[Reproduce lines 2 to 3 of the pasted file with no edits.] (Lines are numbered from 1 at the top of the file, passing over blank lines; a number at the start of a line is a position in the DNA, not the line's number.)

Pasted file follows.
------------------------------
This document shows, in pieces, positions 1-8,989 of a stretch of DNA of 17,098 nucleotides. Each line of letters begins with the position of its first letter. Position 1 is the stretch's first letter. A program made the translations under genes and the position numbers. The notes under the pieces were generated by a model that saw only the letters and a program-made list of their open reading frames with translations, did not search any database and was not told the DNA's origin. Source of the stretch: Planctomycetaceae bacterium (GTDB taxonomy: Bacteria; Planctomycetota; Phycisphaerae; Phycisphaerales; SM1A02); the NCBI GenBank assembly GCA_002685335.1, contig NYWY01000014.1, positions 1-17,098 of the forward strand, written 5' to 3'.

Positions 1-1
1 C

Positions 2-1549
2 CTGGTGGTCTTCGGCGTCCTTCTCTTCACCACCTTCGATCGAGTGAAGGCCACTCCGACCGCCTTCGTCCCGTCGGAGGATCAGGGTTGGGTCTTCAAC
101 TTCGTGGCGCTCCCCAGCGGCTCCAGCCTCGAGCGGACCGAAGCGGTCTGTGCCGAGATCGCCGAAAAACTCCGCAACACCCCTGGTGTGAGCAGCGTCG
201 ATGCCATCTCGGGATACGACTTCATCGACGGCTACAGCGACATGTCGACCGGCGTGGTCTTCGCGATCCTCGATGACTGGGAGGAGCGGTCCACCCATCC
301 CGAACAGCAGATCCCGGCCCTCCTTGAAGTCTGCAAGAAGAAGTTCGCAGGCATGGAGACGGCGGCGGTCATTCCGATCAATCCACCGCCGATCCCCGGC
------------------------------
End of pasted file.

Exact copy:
Positions 1-1
1 C